Over 60 front office workers are at least temporarily out of work down in Arlington. That as the Texas Rangers furlough 12% of their pool of 500+ employees. Furloughs are affecting both business operations and baseball operations.
Team co-chairman Ray Davis has released a statement about the Texas Rangers furlough in which he says that budget cuts and salary decreases have not been enough to offset losses resulting from the lack of ticket sales and minor league baseball, making the furloughs inevitable. He says that he “remains optimistic” that the furloughed employees will be brought back in the future.
His full statement:
In March, as we were confronted with the coronavirus pandemic, my goal was to avoid furloughs. Unfortunately, after four months of cost savings measures, budget cuts and salary decreases, the severe financial consequences of the shutdown and lingering uncertainty about when we will play in front of fans, have left us out of options.
Effective today, we instituted furloughs across our organization. The furloughs, which touch a number of baseball and business departments, reflect the realities of playing in an empty Globe Life Field, the shutdown of minor league baseball and other considerations related to the business challenges we face.
I understand this causes significant hardship for some of our employees and their families. We have spent a great deal of time trying to find another course that would be less painful. I wish there was another way, but this decision is necessary for us to endure this crisis and emerge as strong as possible on the other side.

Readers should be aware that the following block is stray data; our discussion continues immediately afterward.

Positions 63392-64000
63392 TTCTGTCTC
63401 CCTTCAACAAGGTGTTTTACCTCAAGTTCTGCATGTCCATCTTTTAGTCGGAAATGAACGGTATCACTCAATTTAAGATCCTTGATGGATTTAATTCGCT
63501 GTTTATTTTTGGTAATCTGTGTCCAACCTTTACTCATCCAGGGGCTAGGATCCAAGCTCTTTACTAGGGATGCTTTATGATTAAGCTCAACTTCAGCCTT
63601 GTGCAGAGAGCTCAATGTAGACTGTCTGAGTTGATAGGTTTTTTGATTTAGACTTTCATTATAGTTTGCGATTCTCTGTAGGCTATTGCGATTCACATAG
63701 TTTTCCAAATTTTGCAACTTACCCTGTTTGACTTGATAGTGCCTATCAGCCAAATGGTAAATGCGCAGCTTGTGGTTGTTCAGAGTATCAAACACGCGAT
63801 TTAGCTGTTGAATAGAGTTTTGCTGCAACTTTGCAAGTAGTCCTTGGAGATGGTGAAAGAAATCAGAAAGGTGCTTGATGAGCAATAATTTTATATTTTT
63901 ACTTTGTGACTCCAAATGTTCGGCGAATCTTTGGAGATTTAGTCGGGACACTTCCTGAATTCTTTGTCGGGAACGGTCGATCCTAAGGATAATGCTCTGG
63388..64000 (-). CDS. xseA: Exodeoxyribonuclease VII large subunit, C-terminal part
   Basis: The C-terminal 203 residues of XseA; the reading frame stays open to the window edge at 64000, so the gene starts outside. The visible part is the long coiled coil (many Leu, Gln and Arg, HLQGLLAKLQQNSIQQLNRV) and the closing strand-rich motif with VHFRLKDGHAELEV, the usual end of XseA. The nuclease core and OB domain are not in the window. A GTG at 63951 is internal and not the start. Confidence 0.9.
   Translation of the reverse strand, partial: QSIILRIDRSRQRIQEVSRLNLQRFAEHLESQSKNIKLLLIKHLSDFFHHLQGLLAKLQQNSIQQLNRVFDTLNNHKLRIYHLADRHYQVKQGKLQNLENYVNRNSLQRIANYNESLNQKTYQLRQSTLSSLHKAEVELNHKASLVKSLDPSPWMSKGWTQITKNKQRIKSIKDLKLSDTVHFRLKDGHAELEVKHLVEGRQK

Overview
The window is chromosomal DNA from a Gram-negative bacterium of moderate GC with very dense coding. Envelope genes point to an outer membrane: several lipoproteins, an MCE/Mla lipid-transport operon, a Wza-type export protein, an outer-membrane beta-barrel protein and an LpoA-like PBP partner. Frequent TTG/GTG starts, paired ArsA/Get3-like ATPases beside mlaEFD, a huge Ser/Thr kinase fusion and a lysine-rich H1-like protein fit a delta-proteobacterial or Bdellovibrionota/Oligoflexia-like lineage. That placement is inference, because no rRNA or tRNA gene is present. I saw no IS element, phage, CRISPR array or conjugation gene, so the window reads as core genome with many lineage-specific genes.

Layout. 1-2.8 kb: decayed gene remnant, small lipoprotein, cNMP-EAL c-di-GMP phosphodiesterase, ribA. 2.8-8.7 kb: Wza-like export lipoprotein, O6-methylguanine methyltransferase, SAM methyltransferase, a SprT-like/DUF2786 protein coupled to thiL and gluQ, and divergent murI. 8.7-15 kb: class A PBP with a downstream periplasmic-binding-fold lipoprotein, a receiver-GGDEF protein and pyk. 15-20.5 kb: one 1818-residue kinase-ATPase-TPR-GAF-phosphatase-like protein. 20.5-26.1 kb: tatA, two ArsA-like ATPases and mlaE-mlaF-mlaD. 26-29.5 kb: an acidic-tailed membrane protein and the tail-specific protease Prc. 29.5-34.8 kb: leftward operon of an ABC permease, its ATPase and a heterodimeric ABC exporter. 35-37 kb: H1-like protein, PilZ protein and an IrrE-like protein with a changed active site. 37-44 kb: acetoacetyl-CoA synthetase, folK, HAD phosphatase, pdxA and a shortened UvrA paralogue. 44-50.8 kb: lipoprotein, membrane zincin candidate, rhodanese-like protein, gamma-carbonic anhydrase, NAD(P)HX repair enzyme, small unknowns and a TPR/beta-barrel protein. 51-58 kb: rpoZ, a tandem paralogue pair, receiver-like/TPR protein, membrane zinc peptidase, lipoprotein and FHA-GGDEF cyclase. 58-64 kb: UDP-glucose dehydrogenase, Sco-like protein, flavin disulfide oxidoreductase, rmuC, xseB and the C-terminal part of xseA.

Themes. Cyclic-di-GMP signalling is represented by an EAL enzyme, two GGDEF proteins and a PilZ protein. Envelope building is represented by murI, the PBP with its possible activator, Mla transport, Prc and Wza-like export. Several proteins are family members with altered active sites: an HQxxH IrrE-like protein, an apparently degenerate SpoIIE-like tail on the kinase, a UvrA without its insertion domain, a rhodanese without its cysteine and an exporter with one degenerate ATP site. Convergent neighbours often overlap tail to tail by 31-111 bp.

I remain optimistic that we will be able to welcome our furloughed employees back to work in the future.
The Texas Rangers furlough comes after the team cut salaries at the outset of the pandemic. The team then came under fire last month for effectively ordering employees back to work at Globe Life Field rather than allowing then work remotely. This, combined with many Rangers employees not wearing masks at work and what some employees considered to be the team’s cavalier attitude toward the pandemic, led to them telling reporters that they were “terrified.” Now many of those employees will be out of work altogether.
A bad time to work for the Rangers.